“I spent almost all my summers here [Haliburton County]” Bob says. “My grandfather owned almost all of Sandy Bay. I almost never forgave my ancestors for moving away.”
Arthur Stinson had purchased a large swath of land on Gull Lake the area all along what is now Sandy Bay Road south of Minden. Today many of the cottages along the road are still owned by members of Stinson family.
One – the Killarney cottage – was constructed from discarded planks from when a concrete bridge was poured in Minden circa 1904. The planks had floated down the Gull River and into the lake.
Another Arthur’s cabin was built from sheds that workers slept in when Highway 35 was being constructed Arthur skidding them down to the lakeside once the government was done with them.
Tom purchased a lot from his father and in 1936 built a small cottage at the lake’s edge. An expanded version of that cottage is today the home of Bob’s sister Ruth Max and her husband Jack.
Bob and Ruth both have fond memories of summers on Sandy Bay on a Gull Lake from another time.
“It was very rural” Bob says. “There was a little store . . . had no hydro. They used to keep their ice cream on blocks of ice. You’d get somebody to row you over in the boat.”
The small white building that was the store still stands on the shore of Gull Lake today near where the river enters Sandy Bay at the lake’s north end.
On the Gull Lake of the siblings’ youth most everyone got around by rowboat motorized watercraft a rare sight.
“If we heard a motorboat come we’d all get up and watch it go by” Bob says.
Bob worked in Toronto for Stinson Lumber but in the early 70s he and wife Joan decided to leave the city and make a go of it in Haliburton County.
“I said ‘We’ve got a cottage up there’” says Bob explaining he figured the family could embark on some entrepreneurial endeavours in order to make a living.
His parents had already retired to Haliburton County.
Like other members of the Stinson family Bob had a cottage on Sandy Bay which he sold purchasing Willow Beach Cottages on Lake Kashagawigamog. He and Joan ran the resort for nearly 20 years.
Today Bob is chairman of the Haliburton County chapter of the Canadian Association of Retired Persons working on numerous projects dedicated to aging well in the community.
“It keeps me off the street” he quips.
Like Bob sister Ruth was eventually drawn back to Haliburton County where she’d spent so many magical summers as a girl.
“This started as one room and half a loft” she says seated on her deck overlooking Sandy Bay and gesturing to the green cabin where she and husband Jack live. The original part of the building is the cottage her father constructed in 1936.
“And then we just kept adding” Ruth says.
Jack worked in the stock exchange Ruth as an editor of magazines. They moved to Sandy Bay in 1990.
How does the Gull Lake of today differ from the one of her youth?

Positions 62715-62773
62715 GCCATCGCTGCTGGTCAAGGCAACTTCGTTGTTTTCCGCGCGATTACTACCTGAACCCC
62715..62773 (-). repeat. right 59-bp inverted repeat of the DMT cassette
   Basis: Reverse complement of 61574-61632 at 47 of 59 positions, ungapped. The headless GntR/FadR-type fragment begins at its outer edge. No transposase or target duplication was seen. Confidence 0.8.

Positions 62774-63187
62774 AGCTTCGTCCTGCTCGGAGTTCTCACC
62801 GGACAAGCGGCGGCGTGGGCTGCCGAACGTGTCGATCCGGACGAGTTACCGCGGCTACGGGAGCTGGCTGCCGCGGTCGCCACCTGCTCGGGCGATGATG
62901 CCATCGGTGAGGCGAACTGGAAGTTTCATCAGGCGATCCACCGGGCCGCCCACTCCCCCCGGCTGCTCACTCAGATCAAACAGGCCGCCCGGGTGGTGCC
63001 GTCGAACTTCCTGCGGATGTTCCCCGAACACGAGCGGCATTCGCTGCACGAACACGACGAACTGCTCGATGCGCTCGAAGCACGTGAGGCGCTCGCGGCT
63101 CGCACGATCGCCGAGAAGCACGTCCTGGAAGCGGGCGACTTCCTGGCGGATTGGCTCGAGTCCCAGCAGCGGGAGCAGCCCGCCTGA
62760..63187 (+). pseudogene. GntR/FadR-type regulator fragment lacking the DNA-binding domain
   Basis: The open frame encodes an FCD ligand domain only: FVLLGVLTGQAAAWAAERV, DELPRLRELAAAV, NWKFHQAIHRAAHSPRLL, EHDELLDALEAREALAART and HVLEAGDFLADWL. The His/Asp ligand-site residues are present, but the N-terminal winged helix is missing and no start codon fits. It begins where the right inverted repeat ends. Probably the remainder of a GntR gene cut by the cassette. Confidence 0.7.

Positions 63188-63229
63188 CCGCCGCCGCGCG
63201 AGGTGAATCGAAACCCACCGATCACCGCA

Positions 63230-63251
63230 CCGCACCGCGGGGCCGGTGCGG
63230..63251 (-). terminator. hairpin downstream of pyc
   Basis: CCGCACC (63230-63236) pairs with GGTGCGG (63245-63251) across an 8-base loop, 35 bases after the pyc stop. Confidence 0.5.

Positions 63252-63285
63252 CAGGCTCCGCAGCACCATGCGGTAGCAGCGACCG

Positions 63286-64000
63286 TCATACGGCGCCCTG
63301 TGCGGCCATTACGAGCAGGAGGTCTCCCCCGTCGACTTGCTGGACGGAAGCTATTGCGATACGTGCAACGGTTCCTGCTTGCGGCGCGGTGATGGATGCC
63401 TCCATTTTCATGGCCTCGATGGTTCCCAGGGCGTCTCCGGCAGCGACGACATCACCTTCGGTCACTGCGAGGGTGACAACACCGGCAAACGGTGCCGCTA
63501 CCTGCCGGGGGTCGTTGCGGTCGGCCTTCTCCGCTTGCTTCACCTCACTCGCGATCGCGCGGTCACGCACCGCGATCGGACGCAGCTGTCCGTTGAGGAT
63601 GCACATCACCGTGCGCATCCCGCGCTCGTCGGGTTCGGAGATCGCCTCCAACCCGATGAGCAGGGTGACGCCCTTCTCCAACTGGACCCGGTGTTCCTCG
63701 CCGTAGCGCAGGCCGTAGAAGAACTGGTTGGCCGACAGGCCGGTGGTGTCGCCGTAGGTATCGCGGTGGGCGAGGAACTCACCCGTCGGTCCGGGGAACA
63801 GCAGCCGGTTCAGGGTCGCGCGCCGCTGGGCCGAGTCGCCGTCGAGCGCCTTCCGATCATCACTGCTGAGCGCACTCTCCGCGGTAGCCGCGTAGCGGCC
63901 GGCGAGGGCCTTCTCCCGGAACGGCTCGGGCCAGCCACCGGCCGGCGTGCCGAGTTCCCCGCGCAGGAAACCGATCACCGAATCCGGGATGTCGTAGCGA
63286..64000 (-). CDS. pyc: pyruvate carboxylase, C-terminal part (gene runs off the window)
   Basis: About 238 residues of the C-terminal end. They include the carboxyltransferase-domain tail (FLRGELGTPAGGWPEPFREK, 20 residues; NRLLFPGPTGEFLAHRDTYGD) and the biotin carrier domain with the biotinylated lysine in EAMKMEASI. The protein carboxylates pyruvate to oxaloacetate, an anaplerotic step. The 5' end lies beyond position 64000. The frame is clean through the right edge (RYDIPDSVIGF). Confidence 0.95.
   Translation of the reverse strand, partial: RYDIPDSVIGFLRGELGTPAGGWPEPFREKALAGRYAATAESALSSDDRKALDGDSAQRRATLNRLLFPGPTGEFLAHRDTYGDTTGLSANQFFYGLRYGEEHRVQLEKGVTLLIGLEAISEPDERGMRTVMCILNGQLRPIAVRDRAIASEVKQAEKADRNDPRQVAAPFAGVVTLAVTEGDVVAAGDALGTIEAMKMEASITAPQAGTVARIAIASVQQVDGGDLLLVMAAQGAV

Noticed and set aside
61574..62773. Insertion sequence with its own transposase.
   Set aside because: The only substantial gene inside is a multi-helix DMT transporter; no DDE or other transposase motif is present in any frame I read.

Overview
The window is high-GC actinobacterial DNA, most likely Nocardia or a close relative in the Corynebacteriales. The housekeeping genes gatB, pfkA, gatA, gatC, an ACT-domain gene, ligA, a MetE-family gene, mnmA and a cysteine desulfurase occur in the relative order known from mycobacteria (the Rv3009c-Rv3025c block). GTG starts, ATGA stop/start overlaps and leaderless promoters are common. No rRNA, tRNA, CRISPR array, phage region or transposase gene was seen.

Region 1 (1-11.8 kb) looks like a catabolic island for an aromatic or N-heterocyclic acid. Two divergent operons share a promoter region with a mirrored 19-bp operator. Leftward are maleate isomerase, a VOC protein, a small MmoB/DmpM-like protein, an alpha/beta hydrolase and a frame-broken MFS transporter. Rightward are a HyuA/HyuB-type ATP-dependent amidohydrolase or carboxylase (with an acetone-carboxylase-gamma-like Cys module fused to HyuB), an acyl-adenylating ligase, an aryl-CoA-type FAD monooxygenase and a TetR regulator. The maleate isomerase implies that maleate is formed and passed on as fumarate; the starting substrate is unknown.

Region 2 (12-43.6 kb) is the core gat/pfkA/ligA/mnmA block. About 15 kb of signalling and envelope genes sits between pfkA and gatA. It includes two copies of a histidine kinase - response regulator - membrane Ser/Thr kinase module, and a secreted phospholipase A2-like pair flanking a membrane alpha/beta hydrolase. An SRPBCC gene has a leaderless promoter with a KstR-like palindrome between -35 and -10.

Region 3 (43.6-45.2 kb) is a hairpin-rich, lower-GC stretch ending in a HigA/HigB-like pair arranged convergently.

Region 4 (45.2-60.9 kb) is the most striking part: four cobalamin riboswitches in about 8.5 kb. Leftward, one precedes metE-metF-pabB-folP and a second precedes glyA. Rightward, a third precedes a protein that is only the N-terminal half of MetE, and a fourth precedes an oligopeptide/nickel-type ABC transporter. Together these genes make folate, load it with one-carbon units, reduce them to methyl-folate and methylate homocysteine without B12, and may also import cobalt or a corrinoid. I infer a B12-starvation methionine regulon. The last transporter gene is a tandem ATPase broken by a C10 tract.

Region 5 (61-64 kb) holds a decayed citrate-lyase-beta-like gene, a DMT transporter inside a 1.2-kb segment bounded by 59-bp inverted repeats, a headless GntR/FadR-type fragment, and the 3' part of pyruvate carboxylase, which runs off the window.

“There were less people on the lake . . . it wasn’t like this” Ruth says.
It’s the first week of August and motorboats and jet skis are roaring across the lake’s surface a far cry from the days when Ruth Bob and their cousins travelled its waters by rowboat.
They used to row all the way up the river into Minden.
“We had no way of getting there other than rowing” Ruth says. “It took forever . . . especially against the current.”
Once in Minden the children would visit a store owned by family members from the Rogers branch. Ruth remembers combing through the antiques kept in the building’s upper floor and the dusty smell of the space.
“Up there were things stored in there forever” she says. “We were scared of everything but that was half the fun. We’d just be fascinated with what was upstairs.”
Like Bob Ruth recalls with fondness the little store across the bay with the ice cream on blocks of ice and the tiny woman who served it up. She gestures to the small white building still standing across the water.
She recalls the Harrison’s farm at the end of the road and the quiet man John who would come with his wagon to deliver ice.
“He brought us ice that he cut out of the lake in the winter” she says. “He would stop at each place and plunk it in the ice box.”
Sometimes the children would hop on the wagon hitching a ride back to the Harrison farm to play in the barn heeding the quiet man’s warning to stay away from the bull.
“We’d go up in the hay loft and play like crazy” Ruth says a smile of recollection forming on her face. “We could be up there all day if we wanted.”
She also recalls her childhood duties of picking blueberries – “they were everywhere here” – and fetching buckets of water from a nearby spring pails of water balanced with a branch across her back.
Down the shoreline from the little white building that was once the store is the University of Toronto camp located on Gull Lake for more than a century.
“We had our regatta there which was a big deal” Ruth says recalling the wooden diving tower once affixed to the dock at the camp. “I was the one who had to dive off the top.”
Ruth also remembers teenage trips to the legendary long-gone Medley’s dance hall in Carnarvon.
“My dad used to lend me the car” she says. “My two cousins and I would go up and have a great time.”
Memories are everywhere at Sandy Bay seeping out of the woods and bubbling out of the waters of Gull Lake.
“My grandfather’s original cottage is up behind us” Ruth says pointing to a structure visible through the trees across the road the one built by Arthur. “It’s now occupied by cousins of mine.”
Ruth’s children and grandchildren recently came to visit her grandchildren the fifth generation of the family to cottage at Sandy Bay.
She remembers a waterfall across the bay towards Bob Lake near what is now Rackety Trail to which she her mother aunts and cousins would hike.
“We’d go down for picnics” Ruth says a far-away smile beaming from her face once more. “There was all this white churning water . . . and it had this sound. It had this smell that was hot and kind of musty rusty water. It was just magical. It was just beautiful just heaven.”